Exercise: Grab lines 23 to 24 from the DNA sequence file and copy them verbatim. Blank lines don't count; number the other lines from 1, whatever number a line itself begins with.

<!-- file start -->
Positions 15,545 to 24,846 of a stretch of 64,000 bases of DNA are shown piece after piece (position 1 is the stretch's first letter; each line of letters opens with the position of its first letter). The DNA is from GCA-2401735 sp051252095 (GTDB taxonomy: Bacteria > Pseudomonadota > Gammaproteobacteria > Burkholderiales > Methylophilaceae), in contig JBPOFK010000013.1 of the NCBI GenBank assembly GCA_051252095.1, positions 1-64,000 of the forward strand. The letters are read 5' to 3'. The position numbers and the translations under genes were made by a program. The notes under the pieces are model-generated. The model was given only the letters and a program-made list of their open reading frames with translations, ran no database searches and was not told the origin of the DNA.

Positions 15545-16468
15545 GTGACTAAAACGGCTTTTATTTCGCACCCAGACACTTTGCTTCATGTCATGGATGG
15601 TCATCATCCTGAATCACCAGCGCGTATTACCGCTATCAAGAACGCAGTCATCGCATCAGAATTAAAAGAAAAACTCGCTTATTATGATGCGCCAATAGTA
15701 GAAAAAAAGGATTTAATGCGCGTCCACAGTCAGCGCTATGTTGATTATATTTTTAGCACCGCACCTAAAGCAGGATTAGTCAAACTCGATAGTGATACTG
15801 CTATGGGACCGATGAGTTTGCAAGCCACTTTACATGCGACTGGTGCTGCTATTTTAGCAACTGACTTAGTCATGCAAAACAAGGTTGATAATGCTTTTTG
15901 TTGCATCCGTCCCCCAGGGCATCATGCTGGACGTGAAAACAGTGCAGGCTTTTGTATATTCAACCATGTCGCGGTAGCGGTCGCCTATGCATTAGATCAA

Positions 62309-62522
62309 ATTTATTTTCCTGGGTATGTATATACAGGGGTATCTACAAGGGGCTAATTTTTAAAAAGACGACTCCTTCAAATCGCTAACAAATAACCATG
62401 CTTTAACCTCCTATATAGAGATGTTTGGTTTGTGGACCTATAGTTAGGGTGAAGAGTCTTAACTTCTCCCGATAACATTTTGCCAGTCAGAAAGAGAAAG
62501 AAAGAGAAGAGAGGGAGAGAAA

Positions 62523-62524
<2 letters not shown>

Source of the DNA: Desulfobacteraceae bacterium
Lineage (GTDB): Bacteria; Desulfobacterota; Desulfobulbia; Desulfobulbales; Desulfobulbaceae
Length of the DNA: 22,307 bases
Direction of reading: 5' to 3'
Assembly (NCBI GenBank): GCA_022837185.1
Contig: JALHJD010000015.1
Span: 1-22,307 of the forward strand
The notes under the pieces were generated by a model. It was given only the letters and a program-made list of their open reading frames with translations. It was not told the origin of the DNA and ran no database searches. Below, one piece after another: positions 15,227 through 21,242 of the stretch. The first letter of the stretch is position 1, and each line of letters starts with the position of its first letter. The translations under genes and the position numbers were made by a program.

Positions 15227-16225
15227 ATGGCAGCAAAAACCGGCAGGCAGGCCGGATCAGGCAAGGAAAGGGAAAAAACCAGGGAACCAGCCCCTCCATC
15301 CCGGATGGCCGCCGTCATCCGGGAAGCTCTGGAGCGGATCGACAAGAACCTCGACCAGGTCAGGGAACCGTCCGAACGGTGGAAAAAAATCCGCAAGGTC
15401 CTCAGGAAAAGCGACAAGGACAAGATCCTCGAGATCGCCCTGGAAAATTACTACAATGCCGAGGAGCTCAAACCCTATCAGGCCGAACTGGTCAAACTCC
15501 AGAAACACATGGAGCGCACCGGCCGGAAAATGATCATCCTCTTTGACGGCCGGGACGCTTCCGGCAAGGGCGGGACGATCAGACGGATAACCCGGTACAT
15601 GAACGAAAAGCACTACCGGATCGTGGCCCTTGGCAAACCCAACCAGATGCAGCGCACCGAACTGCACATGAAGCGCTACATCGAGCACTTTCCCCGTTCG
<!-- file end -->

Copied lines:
15227 ATGGCAGCAAAAACCGGCAGGCAGGCCGGATCAGGCAAGGAAAGGGAAAAAACCAGGGAACCAGCCCCTCCATC
15301 CCGGATGGCCGCCGTCATCCGGGAAGCTCTGGAGCGGATCGACAAGAACCTCGACCAGGTCAGGGAACCGTCCGAACGGTGGAAAAAAATCCGCAAGGTC